Halfway up the second canyon wall on our way to the second of many high altitude passes on this hike, we saw the seventh person of the trip and the first one since about mile two. This was eleven or twelve miles into our journey. He had an expensive camera around his neck and a waist pack with a couple of lenses along with his rather small hiking pack. He didn’t seem to want to stop and talk, but blew past us with nothing more than a “hello.”
Toward the end of the day, our legs were weary from our long and steady march over hill and dale. Our feet were sore and hot. And, dark clouds shrouded the sky above the jagged peaks to our left. A storm looked to be blowing in from the northwest. Moments later, raindrops began hitting us intermittently.
A Couple of Heroes
That’s when we saw the eighth and ninth people of the day and trip. Two older ladies were working to put up their lightweight backpacking tents. I waved and asked them about their hike. They had started at Yosemite and were working their way to Donner Summit. Although eighty miles into a two- hundred-mile trek, these two gals, who I estimated to be in their early to mid-sixties, looked cheerful and energetic. They told me they had been rained on enough this trip and wanted to get their tents up before it really opened up again. I expressed my admiration to them, telling them that I wanted to be like them – still hiking and enjoying the outdoors at their age. They wished me and Jared well and said, “We probably won’t see you again. There’s no way we can keep that kind of pace.” Yes, Jared and I were booking, trying to get as many miles in as we could before the rain started in earnest, but I remained impressed with these two brave and hearty souls and wished I had the time to talk more with them.
That was mile fourteen or so. Still way below our goal.
We pushed on as the rain was still only teasing. It would come down for thirty seconds then stop. Then do it again a few minutes later. Undaunted, we quickened our pace and came over another saddle. As we crested the summit, we passed through a barbed wire gate and began winding down alongside a small creek. The “gate” was really a couple of posts with several strands of barbed wire between them held against a post secured in the ground by a couple of loops of bailing wire. That should have been a clue.
“Do you hear that?”
To us, it was another milestone that marked our progress on the “Halfmile PCT” map app I use on my phone. We were roughly fifteen and a half miles from our starting point and somewhere around a mile or so from a promised creekside camp spot. An expansive meadow lay before us and to our left. Trees and another jagged peak rose toward the sky on our right. The creek headed into some trees. The trail followed, then climbed to another saddle. That’s when we heard it: a strange chorus of sorts. At first, it sounded like rushing water. Maybe there’s a waterfall ahead, I thought. No, it could be voices, Jared said. Lots of voices. That surely meant a scout troop camped where we were hoping to camp. That meant we were screwed and would have to hike longer than we had hoped, perhaps into the dark as it rained. As we continued, the trees thinned and we started through another open meadow. That’s when the origin of the sound became more clear. It was the sound of bells. Dozens of bells clattering on the collars of dozens, perhaps hundreds of cows grazing in these mountain meadows.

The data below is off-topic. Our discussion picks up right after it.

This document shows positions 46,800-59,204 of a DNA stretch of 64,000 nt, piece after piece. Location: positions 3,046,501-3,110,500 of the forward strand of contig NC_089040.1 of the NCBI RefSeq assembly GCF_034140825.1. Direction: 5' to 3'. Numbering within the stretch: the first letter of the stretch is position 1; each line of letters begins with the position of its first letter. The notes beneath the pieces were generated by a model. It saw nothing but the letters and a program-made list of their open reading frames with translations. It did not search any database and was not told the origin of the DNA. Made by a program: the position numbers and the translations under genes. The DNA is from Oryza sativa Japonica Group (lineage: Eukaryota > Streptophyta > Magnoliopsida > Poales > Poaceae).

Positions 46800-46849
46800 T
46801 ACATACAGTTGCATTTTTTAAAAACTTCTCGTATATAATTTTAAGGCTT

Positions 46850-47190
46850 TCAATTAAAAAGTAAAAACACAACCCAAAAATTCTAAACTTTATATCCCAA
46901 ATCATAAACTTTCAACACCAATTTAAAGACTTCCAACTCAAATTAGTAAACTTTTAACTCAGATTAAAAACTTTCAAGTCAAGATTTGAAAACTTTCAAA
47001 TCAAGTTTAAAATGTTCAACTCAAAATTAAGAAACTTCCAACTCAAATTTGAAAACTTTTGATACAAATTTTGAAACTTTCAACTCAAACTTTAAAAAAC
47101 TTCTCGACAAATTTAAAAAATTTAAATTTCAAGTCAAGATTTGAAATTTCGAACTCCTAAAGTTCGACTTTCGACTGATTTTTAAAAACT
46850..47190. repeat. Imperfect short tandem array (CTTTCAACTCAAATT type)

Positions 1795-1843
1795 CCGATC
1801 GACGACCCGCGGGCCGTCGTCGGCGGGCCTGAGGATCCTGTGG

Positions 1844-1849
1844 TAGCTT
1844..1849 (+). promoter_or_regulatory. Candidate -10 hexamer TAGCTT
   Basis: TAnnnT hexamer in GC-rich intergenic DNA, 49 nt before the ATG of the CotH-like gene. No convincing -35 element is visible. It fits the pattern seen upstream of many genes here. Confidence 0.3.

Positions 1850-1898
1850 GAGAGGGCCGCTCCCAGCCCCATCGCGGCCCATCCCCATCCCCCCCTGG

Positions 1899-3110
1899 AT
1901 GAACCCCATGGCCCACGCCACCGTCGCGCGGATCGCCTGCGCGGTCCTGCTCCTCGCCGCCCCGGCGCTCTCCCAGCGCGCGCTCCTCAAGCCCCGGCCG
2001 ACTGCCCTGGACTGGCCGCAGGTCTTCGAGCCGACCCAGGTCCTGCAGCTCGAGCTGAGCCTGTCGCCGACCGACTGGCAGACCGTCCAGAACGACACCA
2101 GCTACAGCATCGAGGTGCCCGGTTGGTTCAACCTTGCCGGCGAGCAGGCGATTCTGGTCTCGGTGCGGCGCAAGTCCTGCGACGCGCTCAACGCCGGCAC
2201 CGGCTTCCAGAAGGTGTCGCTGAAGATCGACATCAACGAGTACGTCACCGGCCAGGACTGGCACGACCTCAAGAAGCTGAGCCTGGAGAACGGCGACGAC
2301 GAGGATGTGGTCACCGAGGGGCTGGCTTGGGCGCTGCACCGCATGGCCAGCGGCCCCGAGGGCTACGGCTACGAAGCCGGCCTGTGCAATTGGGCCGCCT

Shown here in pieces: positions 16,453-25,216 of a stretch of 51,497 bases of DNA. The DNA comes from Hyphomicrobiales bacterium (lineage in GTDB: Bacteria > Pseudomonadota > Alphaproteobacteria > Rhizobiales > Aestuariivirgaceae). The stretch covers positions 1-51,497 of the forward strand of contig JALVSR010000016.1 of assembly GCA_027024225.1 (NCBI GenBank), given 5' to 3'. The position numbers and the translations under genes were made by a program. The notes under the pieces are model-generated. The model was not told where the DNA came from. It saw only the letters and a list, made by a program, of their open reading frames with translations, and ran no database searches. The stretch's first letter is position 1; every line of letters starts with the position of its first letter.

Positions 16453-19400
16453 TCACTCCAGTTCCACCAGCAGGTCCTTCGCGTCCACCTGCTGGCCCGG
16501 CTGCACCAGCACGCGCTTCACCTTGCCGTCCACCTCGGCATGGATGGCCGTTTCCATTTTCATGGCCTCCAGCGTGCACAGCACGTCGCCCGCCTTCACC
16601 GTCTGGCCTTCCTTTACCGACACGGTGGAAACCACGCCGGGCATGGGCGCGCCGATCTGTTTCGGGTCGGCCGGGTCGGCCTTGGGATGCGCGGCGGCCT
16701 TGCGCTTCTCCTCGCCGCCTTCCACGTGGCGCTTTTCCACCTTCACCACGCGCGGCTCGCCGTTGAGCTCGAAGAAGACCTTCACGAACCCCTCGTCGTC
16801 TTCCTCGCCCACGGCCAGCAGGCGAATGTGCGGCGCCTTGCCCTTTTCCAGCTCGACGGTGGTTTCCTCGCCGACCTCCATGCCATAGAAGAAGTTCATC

With the haunting sound correctly identified, our only concern now was avoiding a stampede and the occasional “trail pie” left behind. Of course, we were also worried about the rain as the clouds had thickened up and darkened considerably.
After winding our way through a gulley or two, we came around a bend and spotted a tent in a small stand of trees and heard the sound of a creek. I checked the app. Yep, this was it. Mile 16.7 and the small camp site it promised. We announced our arrival to the occupant of the tent and asked him if he minded if we camped there. He was more than gracious – almost anxious. We thanked him, learned his name was Jesse, and hastily scouted out the best spot to pitch our tent.
Within twenty minutes our tent was pitched, our raincoats were on, and our dinner was cooking. Or, I should say, was reconstituting. (Mountain House Spaghetti). As it sat in its bag soaking up the water we had boiled, we filtered more water for drinking into our water bladders and bottles. Dinner was amazing, as any food is when you’re that hungry and exhausted, and we finished it just in time. Drops started to spatter as we cleaned and repacked our utensils. Perfect timing.
During dinner we learned that Jesse, the tenth person we’d seen since starting on the trail, was from Portland and was hiking south from Belden to Yosemite, a 250-mile section of trail. Once in Yosemite, he planned to hike many of the trails in and around the park before the end of the summer.
Although we didn’t make the nineteen miles we needed to, we felt accomplished. 16.7 grueling miles in a little under eight hours. An extra mile or so each of the next three days and we’d be fine.
Exhaustion overtook us shortly after climbing into our sleeping bags. The rain stopped even before we fell asleep, but the clanging of cow bells in the distance provided an auditory backdrop to our dreams most of the night.